President Biden is reportedly planning executive actions on police reform for later this month, in an effort revive his agenda that bypasses the logjams of Congress.
The orders come as Biden’s frustrations grow deeper and his landmark Build Back Better plan and voting rights legislation remain in limbo, sinking his poll numbers to 33%, according to a recent Quinnipiac survey.
Congress has not been able to pass police reform since both Republicans and Democrats put forth plans in the wake of the police brutality protests that swept the nation in the wake of George Floyd’s death in the summer of 2020.
The police reform action appears to be part of a last-ditch effort to boost the president’s record of achievements ahead of his March 1 State of the Union address.
And as Biden considers action on police reform, Democrats in Congress are considering new ways to push through voting rights bills and the Build Back Better package, either by paring it back to separating it into multiple bills, sources told NBC News.
The executive actions are still being finalized, and it is not yet clear how they would differ from the Department of Justice’s actions last year that restricted choke holds and ‘no-knock’ warrants.
Sources told NBC News Biden could roll out the new reform to mark the start of Black History month, February, in an effort to drum up waning support among Black voters, a key demographic for Democrats as they head into the midterm elections.
President Biden is planning executive actions on police reform for later this month, in an effort revive his agenda that bypasses the logjams of Congress
The orders come as Biden’s frustrations grow deeper and his landmark Build Back Better plan and voting rights legislation remains in limbo due to a split Congress
The new Quinnipiac poll showed that 57% of Black Americans approve of Biden’s job in office, still the highest of any demographic but down from 78% in April 2021.
The White House held back on executive action last year as the House and Senate hashed out their own legislation on police reform. But in September, New Jersey Democrat Sen. Cory Booker and South Carolina Republican Sen. Tim Scott announced that police reform talks were over as they saw no path forward to bridge their differences.
The lawmakers hit a snag over the doctrine of qualified immunity, which shields officers from civil lawsuits. In a statement Booker said that Democrats ‘could not let go of their push to defund our law enforcement.’
But on Thursday White House press secretary Jen Psaki hinted at the president’s willingness to move forward on his own.
‘I think there’s a recognition and a commitment by the president to deliver on what he promised,’ she said.
Congress has not been able to pass police reform since both Republicans and Democrats put forth plans in the wake of the police brutality protests that swept the nation in the wake of George Floyd’s death in the summer of 2020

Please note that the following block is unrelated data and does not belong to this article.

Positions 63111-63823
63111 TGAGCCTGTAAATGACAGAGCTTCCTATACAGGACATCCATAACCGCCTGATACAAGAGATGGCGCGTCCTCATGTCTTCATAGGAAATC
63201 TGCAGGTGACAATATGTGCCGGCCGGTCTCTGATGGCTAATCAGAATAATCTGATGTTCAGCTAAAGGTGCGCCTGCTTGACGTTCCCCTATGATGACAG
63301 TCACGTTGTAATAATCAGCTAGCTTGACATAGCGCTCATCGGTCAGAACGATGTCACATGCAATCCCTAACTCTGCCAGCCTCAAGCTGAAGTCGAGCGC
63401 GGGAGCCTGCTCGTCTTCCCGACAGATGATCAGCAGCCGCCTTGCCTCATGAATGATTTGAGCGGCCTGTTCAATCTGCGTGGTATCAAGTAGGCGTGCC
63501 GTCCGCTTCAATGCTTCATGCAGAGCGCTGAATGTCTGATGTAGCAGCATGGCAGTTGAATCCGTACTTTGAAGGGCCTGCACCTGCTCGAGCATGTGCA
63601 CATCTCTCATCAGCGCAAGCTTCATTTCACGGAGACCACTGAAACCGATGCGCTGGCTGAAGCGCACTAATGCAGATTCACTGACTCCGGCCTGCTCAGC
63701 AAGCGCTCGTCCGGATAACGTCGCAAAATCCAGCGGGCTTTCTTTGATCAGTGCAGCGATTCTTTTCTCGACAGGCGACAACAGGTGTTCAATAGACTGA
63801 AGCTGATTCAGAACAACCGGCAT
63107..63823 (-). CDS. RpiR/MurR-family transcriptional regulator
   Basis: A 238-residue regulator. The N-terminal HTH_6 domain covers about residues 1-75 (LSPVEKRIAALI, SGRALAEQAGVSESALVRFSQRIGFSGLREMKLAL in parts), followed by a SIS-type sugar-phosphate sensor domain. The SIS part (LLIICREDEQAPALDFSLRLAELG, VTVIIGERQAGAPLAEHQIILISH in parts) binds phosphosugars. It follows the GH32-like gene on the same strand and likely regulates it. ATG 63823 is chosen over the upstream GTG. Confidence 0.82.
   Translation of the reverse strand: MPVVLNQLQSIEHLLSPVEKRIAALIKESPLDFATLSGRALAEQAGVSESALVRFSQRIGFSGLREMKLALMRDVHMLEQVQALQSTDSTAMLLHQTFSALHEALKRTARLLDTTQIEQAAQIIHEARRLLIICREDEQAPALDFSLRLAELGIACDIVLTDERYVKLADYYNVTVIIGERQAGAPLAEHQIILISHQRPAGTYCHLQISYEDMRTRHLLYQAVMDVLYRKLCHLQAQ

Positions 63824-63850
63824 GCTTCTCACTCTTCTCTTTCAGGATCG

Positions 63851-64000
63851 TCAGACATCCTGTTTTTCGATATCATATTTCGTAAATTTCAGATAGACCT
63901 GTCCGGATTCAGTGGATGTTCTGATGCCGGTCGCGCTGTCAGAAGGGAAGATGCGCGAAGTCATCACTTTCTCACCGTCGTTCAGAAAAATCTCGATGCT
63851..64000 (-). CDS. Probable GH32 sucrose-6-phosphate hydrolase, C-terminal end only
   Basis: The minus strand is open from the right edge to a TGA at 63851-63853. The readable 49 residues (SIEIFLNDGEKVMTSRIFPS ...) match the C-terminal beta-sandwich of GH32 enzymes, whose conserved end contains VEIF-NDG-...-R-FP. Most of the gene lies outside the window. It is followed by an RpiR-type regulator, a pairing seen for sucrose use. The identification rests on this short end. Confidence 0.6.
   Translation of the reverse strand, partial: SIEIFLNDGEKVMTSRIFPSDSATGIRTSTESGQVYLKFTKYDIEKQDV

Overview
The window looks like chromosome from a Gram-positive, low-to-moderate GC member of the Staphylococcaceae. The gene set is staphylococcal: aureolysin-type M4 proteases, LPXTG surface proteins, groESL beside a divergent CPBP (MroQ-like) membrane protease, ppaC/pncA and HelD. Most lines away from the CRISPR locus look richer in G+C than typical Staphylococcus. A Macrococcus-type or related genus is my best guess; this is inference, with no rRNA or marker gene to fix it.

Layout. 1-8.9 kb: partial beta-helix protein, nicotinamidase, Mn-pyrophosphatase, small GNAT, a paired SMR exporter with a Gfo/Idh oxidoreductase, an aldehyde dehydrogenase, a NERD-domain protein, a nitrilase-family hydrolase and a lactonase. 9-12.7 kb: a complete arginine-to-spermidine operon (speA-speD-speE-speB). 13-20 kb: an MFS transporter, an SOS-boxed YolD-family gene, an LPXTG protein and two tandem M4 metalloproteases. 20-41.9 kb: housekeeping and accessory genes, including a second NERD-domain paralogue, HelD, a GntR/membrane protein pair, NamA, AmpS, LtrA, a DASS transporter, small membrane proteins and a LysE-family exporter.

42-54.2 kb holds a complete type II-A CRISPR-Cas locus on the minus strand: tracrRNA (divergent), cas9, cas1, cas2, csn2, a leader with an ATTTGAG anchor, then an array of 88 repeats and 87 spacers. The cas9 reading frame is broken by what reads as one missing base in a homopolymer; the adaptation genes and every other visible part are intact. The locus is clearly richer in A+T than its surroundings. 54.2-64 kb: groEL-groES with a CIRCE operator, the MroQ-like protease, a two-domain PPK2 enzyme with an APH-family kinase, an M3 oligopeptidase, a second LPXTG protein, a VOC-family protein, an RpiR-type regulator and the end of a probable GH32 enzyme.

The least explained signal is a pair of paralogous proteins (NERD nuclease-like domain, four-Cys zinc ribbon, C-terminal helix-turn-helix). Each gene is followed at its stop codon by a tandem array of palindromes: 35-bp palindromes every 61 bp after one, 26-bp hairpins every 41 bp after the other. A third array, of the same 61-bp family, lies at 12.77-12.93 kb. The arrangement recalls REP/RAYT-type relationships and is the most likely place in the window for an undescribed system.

At the same time, some Democrats are considering new ways to get through police reform in the Senate. Rep. Jim Clyburn, S.C., the No. 3 Democrat in the House, told NBC News that he and other lawmakers were considering attaching the George Floyd Justice in Policing Act to ‘must-pass’ bills like those that fund the government.
Clyburn, whose endorsement of the president was key in his cinching the nomination, is among those urging the president not to forget the Black voters who sent him to the White House.
Clyburn told NBC he pushed Biden in particular to get tough on voting rights, even if it meant laying down the hammer with fellow Democrats.
And in a fiery speech in Atlanta on Tuesday, Biden said that he is ‘tired of being quiet’ and it is time to take action on voting rights.
‘I have been having these quiet conversations with members of Congress for the last two months,’ Biden said of his work on voting rights. And then he slammed the podium as the crowd cheered, declaring: ‘I’m tired of being quiet!’
And he attacked the Senate, an institution he served in for 36 years.
‘Sadly, the United States Senate designed to be the world’s greatest deliberative body, has been rendered a shell of its former self,’ he said.
He called on the Senate to change its rules to bypass the 60-vote threshold needed to advance two voting bills. Republicans are in opposition to such a move and two Democratic senators, Joe Manchin, W. Va., and Kyrsten Sinema, Ariz.,are also leery of doing so.
‘I believe the threat to democracy is so great that we must find a way to pass these voting rights bills. Debate them, vote, let the majority prevail. And at that very minute it was blocked, we had no option but to change the Senate rules, including getting rid of the filibuster for this,’ Biden said.
Talks on Build Back Better have fallen by the wayside after Democrats could not get Manchin on board with many of their key provisions, and Congress has since pivoted to passing legislation on voting rights. The House passed a massive package overhauling voting procedure at the federal level on Thursday and sent it to the Senate, where it too will remain without a path forward as both Manchin and Sinema have reiterated their opposition to reforming filibuster rules.